With its 747-8 Intercontinental first flight complete, Boeing has now begun the just-over 600 flight hour process of certifying the new 467-passenger jet, the largest in the company's history.
The 20 March 4h 25min flight over Washington state pushed the aircraft, RC001, harder than first anticipated to 6,100m (20,000ft) and 250kts (463km/h), a direct result of the new jumbo benefitting from the more than 2,000h already accumulated on its freighter test programme since February 2010.
"It's one of the cleanest first flight airplanes of a new design that I've seen and it just went perfectly," says 747 chief pilot Capt. Mark Feuerstein, who was at the controls with Capt. Paul Stemer.
Feuerstein says the aircraft experienced roughly a half dozen maintenance squawks and none that would prevent any 747-400 crew from dispatching the aircraft again: "The airplane is actually ready to go fly right now."
The aircraft departed runway 34L at Paine Field in Everett, Washington at 9:59 local time with an approximate rotation speed of 160kts at flaps 20, beginning its maiden sortie with a slow turn to the west along the Olympic Peninsula "keeping the airspeed fairly slow below 230kts, looking at the handling qualities of the airplane with the gear and flaps down, that's a very typical start to the flight," says Feuerstein.
When the aircraft neared the Pacific coast, it turned eastbound, followed by the first raise of the landing gear and flap retraction, and "took a little detour" for air-to-air photography in front of nearby Mt. Baker, he adds.
Following its photo work, RC001 moved toward central Washington "where we do a lot of our stability and control work. From about [20,000ft] to 10,000ft we did simple approaches to stalls, a couple of directional stability conditions that looked at how the airplane turns and how straight it flies, then we continued some basic functional checks of the systems of the airplane to make sure that it all works properly," says Feuerstein.
Feuerstein and Stemer took advantage of the aircraft's maturity allowing them to "pull some tests forward", such as steady heading side-slips and turning approaches to stalls down to 105kts. Additionally, the stability augmentation was deactivated on the aircraft "to see what the bare airframe behaved like and it was absolutely phenomenal. It was kind of fun actually to do that so early in the programme," says Feuerstein.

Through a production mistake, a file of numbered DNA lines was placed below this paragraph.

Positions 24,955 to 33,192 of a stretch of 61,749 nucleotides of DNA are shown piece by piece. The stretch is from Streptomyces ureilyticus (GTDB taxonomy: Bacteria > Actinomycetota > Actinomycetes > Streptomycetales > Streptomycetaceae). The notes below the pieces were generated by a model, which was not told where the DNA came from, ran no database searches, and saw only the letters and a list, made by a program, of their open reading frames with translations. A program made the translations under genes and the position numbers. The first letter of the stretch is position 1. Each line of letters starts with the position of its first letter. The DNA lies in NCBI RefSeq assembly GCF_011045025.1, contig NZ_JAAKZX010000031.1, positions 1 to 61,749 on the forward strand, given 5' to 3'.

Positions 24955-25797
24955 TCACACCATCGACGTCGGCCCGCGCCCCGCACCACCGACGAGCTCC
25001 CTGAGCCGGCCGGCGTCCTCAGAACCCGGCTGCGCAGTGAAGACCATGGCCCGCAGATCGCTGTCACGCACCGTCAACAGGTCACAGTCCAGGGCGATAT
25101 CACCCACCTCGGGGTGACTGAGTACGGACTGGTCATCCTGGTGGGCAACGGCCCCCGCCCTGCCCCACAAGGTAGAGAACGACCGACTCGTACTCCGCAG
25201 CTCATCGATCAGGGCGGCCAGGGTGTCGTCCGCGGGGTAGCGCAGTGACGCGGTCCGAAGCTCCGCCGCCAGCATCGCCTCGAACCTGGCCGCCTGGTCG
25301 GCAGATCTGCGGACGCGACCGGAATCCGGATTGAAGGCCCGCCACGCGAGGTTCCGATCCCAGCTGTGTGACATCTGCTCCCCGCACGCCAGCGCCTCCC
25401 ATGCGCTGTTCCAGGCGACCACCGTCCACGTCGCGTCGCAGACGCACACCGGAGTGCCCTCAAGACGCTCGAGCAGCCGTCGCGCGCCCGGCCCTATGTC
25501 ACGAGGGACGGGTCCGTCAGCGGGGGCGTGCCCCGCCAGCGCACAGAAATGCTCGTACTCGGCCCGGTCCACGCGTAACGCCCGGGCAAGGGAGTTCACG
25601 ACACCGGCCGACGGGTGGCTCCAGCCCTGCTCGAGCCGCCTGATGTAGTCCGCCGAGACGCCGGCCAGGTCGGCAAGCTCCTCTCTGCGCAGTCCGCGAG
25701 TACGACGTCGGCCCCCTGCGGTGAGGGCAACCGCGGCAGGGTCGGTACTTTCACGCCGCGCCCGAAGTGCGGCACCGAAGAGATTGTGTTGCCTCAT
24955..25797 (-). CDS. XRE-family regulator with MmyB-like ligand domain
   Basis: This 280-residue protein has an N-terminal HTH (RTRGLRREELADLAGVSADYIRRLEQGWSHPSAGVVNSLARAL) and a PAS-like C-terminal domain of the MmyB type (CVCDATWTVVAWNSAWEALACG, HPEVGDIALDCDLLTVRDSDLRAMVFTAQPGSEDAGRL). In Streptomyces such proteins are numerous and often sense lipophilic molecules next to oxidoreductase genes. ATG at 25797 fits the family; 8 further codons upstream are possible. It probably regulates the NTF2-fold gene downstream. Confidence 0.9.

The maturity of the aircraft's systems comes from the work already done on the 747-8F, adds Feuerstein: "It was the first opportunity for Paul and I to get a look at all of those changes rolled together into the one airplane. Because on the freighter fleet, each airplane is a little bit different. Today, we actually got an early look at what the freighter is going to look like when it's finished and it looks great."
The aircraft landed on runway 31L at Boeing Field in Seattle at 14:24 local time, where it will be based for the flight test campaign.
RC001 will focus its time in flight test conducting flutter clearance, flight controls, ride quality, and stability and control evaluations, building on the work it began on first flight. Flutter clearance is among the most important tasks for the aircraft as it is structurally different from the freighter, with an elongated upper deck and horizontal stabilizer fuel tanks.
The aircraft is expected to fly again late this week as it continues its initial airworthiness trials, while Boeing anticipates RC021, the second test aircraft, which is now out at the fuel dock in Everett, to join the flight test programme in April. Its purpose will be to certify aircraft's interior, including the galleys, lavatories, smoke penetration and environmental control system.
747 vice president and general manager, Elizabeth Lund, says Boeing will wrap up the flight test campaign "early in the fourth quarter" followed by a final analysis of its data and final submission to the US FAA for certification and delivery at the end of the year.
Lund says the freighter is due for delivery mid-year to Cargolux, while first 747-8I is expected to be delivered to a completion centre for finishing as a business aircraft for the Kuwaiti Government before the end of 2011.
At 76.3m (250ft), the -8F and -8I are the longest full production commercial aircraft in history, while the 5.6m (18.3ft) stretch over the 747-400 means the passenger model will be certified to accommodate up to 605 passengers in single-class configuration.
Boeing holds orders for 108 747-8s including 76 freighters and 33 Intercontinental passenger aircraft. Pending the approval of the Chinese government, Boeing will add the additional 5 747-8Is from Air China to its backlog.